Responding to Positive COVID-19 Test Results in the Workplace

You’ve taken all available steps to protect your staff and maintain a safe workplace.  But, what do you do if your employee reports to work with COVID-19 symptoms or reports a positive test result?  Based on the current Center for Disease Control Guidelines for Business and Employees, the following steps should be undertaken:

The immediate response

  1. Any employee exhibiting symptoms (fever, cough, short of breath, etc.) should notify their supervisor and stay home. If the employee begins exhibiting symptoms at work, they should be separated from other employees, customers, vendors and sent home.
  2. Sick employees should not return to work until all of the criteria to stop at home isolation have been met and they have conferred with their healthcare providers / local health departments. These include being fever free for 3 days (without medication to assist), improved respiratory symptoms, and at least 10 days since symptoms first appeared or 2 negative test results in a row, at least 24 hours apart.
  3. If an employee is well but has a sick family member, they should notify their supervisor and follow the CDC recommend precautions (limiting contact with sick member, wear a mask around sick person, disinfect home space often, and monitor their own health for symptoms).
Protecting other Employees:
  1. If an employee tests positive with COVID-19, immediately identify all co-workers the affected employee was within close contact with (within 6 feet of the infected employee for a prolonged period of time). You should inform all employees of their possible exposure. However, you must maintain confidentiality as required by the Americans with Disabilities Act and not disclose any personally identifiable information of the employee testing positive.  All employees should be instructed to self-monitor for symptoms.
  2. You should then identify where the infected employee worked, as well as any individuals, both inside the workplace and any work related individuals outside the building with whom the infected employee came into contact during the 14 days prior to testing positive or first displaying symptoms.
  3. You should notify also affected individuals and instruct anyone who came into contact with the sick employee within the 14 day period to go home and self-isolate for 14 days, working remotely if possible.
  4. If an exposed employee tests positive but has no symptoms, they may return to work after 10 days since the test provided they remain symptom free.
  5. Employees should not return to work until the criteria to discontinue home isolation (see above) are met.  Although critical infrastructure employees may continue to work, they must remain asymptomatic and additional precautions must be implemented.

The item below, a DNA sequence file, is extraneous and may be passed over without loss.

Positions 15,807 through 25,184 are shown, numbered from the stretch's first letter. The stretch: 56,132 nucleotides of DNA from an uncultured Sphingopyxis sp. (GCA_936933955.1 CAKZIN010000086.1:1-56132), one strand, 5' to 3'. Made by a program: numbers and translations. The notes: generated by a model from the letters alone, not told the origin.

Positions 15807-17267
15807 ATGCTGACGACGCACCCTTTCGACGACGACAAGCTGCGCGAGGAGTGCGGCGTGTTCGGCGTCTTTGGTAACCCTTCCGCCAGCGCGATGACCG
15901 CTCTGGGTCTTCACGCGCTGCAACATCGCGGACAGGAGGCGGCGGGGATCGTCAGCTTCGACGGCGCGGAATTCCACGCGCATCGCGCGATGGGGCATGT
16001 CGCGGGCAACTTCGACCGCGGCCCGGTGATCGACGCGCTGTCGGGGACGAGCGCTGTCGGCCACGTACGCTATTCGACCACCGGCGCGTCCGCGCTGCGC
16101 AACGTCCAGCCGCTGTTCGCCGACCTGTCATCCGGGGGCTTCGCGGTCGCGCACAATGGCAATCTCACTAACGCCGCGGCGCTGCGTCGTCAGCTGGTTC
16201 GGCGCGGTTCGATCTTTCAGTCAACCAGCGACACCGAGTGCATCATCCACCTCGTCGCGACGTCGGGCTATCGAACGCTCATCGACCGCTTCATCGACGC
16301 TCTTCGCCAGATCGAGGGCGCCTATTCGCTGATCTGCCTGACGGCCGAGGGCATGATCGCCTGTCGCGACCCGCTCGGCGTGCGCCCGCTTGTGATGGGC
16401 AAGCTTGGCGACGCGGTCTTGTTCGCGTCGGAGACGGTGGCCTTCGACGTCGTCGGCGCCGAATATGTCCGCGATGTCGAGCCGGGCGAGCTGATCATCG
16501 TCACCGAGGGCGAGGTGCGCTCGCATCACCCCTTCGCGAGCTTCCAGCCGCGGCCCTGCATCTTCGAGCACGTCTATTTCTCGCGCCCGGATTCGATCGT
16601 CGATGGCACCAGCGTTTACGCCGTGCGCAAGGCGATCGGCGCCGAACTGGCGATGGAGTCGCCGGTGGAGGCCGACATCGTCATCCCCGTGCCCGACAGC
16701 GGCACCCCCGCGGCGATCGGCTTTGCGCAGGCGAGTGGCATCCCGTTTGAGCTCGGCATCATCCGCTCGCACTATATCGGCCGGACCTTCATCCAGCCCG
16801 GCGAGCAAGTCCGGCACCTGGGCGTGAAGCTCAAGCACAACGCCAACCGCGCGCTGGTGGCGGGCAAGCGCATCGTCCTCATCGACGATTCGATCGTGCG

6. If you are an OSHA covered business, you must follow all current OSHA record keeping requirements and record certain work-related injuries and illnesses on your OSHA 300

Continuing Business

Based on the size of the workplace and the potential breadth of exposure, you should consider closing immediately, coordinating with employees to work remotely if possible.  If closing is not an option, you should insure regular enhanced cleaning and disinfection of the facility, following CDC cleaning and disinfection recommendations It is also critical to develop policies for worker protection and provide training to all cleaning staff on site prior to providing cleaning tasks. Training should include when to use personal protective equipment, what PPE is necessary, how to properly wear, use, and take off PPE, and how to properly dispose of PPE.  Employers must ensure workers are trained on the hazards of the cleaning chemicals used in the workplace in accordance with appropriate OSHA standards.

If you are facing a positive COVID-19 test result or related issues in the workplace, please schedule an appointment with one of the attorneys at Waldron & Schneider to discuss these concerns.        

The legal information in this blog entry is not intended to be a substitute for seeking personalized legal advice from an attorney licensed to practice in your jurisdiction.  Further, nothing contained in this article is intended to create an attorney-client relationship with any reader.  This article and website are made available by Waldron & Schneider for educational purposes only and to give basic information and a general understanding of the law, not to provide specific legal advice. By using this website you understand that there is no attorney client relationship between you and Waldron & Schneider. The article and website should not be used as a substitute for competent legal advice from a licensed professional attorney in your state. For more information or questions you can contact us and one of our attorneys will be in touch soon.
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